Album Review: Captain, We’re Sinking – “With Joey Riley”

Album Review: Captain, We’re Sinking – “With Joey Riley”

Every now and then you’ll hear a band that just wow’s you from the second you start listening. It doesn’t happen often, but when it does it just hits the sweet spot over and over again. For me, one of those rare encounters has been with Captain, We’re Sinking. Since I got myself their second EP It’s A Trap! I was instantly hooked on their vicious, hook riddled and witty brand of emotionally charged punk. I was pretty bummed when once again the band fell out of sight until earlier today when I wrote up a story on their new EP With Joe Riley and a split with Timeshares. Because I haven’t heard Timeshares side of the split and also because I believe the EP is (if only slightly) better, I shall restrict this review to the latter only.

The EP starts off with possibly one of the best songs the band’s ever penned, “The Ballad Of Ichabod Crane”. It’s everything Captain, We’re Sinking is good at. Incredibly tight hooky musicianship, bouncy and energetic tempos and of course, the best double vocal attack this side of Taking Back Sunday’s Tell All Your Friends. The EP follows up with the slightly more vicious “Manners Are Their Own Reward, Gentleman”, which sees Captain We’re Sinking really ripping their vocal chords to shreds over atypical and quirky guitar and bass work.

Though these guys definitely pack more in just pure balls than they do in technique, it’s hard to deny that they’re extremely capable musicians and that instrumentally they run a very tight ship. Consequently, the way the two vocalist work the vocal melodies over the music becomes critical and Captain, We’re Sinking never misses a step. The album closes with one of the slowest songs the band has written so far and possibly the standout of the EP, “Foster Brothers”, which is one of the most shit-kicking tear jerkers I’ve heard in a long time. Simple, pop infused, but effective and honest.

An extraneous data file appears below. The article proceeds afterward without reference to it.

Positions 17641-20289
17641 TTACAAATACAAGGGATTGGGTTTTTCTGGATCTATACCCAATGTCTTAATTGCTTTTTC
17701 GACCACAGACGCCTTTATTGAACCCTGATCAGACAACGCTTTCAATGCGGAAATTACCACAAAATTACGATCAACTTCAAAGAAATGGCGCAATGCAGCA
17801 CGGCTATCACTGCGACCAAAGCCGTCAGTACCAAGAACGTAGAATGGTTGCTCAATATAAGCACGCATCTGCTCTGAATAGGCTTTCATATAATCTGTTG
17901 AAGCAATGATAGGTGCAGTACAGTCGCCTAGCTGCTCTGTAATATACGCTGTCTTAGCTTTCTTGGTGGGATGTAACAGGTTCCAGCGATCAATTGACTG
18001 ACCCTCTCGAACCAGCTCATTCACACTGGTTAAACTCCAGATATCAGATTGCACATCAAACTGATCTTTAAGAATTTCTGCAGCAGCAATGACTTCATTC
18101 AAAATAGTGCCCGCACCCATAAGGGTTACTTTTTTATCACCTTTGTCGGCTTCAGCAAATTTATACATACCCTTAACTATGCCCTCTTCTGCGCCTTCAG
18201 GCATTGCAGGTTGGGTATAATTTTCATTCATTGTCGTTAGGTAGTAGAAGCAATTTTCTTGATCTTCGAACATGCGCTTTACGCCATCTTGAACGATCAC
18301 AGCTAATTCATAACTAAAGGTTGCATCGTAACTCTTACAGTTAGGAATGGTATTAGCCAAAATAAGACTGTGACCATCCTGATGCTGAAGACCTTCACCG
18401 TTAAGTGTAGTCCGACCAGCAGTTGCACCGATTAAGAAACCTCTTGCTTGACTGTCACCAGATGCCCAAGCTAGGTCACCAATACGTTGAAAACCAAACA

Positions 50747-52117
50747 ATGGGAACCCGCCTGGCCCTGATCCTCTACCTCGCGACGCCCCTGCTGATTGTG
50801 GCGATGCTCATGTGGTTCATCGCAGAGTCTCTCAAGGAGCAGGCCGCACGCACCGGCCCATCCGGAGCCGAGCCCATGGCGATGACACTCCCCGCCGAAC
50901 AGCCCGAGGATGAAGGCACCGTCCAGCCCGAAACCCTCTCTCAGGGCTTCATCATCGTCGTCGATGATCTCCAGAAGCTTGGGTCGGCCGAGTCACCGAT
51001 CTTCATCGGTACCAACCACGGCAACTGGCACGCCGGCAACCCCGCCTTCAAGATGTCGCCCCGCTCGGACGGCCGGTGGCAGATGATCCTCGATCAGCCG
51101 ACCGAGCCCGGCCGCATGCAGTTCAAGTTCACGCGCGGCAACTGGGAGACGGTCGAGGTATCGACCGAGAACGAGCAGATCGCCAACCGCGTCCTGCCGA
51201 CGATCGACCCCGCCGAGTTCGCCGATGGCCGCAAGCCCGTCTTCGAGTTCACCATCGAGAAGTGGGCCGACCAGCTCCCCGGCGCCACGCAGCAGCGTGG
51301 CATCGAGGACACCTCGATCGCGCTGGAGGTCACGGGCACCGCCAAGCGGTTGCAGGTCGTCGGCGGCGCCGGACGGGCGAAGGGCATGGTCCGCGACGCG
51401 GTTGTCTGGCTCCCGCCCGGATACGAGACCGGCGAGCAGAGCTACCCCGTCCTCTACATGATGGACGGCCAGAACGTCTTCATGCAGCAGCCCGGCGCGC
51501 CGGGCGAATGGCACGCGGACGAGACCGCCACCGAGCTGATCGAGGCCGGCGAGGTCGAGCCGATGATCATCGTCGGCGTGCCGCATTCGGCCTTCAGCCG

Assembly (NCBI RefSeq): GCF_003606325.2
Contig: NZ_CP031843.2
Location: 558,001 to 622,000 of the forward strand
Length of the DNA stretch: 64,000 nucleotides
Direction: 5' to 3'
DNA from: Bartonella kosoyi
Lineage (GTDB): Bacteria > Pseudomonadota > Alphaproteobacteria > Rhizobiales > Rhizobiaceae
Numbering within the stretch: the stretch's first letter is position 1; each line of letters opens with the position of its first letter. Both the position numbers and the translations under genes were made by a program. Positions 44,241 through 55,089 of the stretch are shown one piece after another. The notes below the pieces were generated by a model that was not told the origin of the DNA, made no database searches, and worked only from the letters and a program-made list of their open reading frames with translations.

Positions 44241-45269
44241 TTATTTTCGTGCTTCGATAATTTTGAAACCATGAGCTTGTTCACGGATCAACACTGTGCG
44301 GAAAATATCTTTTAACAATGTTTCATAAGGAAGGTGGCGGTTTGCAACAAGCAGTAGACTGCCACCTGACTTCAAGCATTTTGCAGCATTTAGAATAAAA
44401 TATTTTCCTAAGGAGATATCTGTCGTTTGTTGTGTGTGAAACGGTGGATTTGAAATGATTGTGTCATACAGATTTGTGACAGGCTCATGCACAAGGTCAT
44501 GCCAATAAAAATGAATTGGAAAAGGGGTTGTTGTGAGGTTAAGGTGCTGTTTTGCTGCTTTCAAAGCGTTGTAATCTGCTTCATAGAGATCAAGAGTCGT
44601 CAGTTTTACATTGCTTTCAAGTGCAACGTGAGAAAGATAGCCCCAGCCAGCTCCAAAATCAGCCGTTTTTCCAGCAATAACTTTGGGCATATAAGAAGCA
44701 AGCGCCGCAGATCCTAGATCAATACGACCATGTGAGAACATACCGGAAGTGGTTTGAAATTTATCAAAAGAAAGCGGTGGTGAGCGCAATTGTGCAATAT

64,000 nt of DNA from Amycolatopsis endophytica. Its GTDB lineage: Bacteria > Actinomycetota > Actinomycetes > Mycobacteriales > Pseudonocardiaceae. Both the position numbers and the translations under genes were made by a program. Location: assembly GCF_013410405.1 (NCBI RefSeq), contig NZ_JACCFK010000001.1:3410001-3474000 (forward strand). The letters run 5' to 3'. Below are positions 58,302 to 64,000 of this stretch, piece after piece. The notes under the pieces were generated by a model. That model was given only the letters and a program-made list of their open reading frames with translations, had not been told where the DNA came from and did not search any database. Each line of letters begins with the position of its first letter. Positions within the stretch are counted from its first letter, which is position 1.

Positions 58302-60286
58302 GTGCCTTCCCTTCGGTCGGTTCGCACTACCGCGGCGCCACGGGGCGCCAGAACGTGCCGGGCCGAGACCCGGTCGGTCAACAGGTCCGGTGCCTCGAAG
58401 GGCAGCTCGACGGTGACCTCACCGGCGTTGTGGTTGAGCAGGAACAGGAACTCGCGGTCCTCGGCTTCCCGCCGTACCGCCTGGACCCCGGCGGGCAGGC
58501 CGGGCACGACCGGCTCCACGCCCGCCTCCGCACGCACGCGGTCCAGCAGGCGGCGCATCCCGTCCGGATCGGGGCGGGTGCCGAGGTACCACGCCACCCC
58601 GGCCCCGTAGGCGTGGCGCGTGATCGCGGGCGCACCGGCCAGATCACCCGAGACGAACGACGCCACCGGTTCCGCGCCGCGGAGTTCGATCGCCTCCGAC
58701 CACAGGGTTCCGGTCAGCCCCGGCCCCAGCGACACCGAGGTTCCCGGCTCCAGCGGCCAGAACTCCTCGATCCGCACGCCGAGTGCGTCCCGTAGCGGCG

Lyrically, the band continues their trend of witty, semi-poetic and awfully personal lyrics. They’re not neccessarily difficult, and that’s one of the awesome things about these guys, it’s just very intelligent writing. No need for lofty metaphors or the prominent use of everyone’s favourite ‘F’ Word, it’s just top-notch lyrical ability. The opening lines from “Foster Brothers” should be enough of an indication of what sort of lyrics you will find on this EP:

I got up early today to clean my insides off the floor/I saw your face in the billboard abs above the 84. And since I’m broken and I’m lost I’ve nailed myself onto a cross? Won’t you help me down?/ Because all my foster brothers have given up on me”.

Not landmark poetry by any means, but a lyrical style that takes a certain amount of talent, specially when you make it sound as catchy as these dudes manage.

And that’s the thing with this EP, it definitely feels cleaner and tighter than It’s A Trap!. If they had any doubts about the band they were trying to be before it’s pretty clear they have long since cleared them up before writing up this EP. I would go as far as to say that this is their most accessible set of songs too, but that doesn’t take away from what they have created. This is as honest as underground music gets, and with this release under their belts it’s still a wonder to me that a larger label hasn’t yet picked them up. The only fault this EP has is that it’s just too fucking short.  I have nothing but high hopes for their full-length.

**The Album Reviews published on Dying Scene are written and submitted by fans of punk music, just like you. If you disagree with an album’s rating, feel free to voice your opinion and give it your own rating in the comments. If you’d like to submit your own review do it here.

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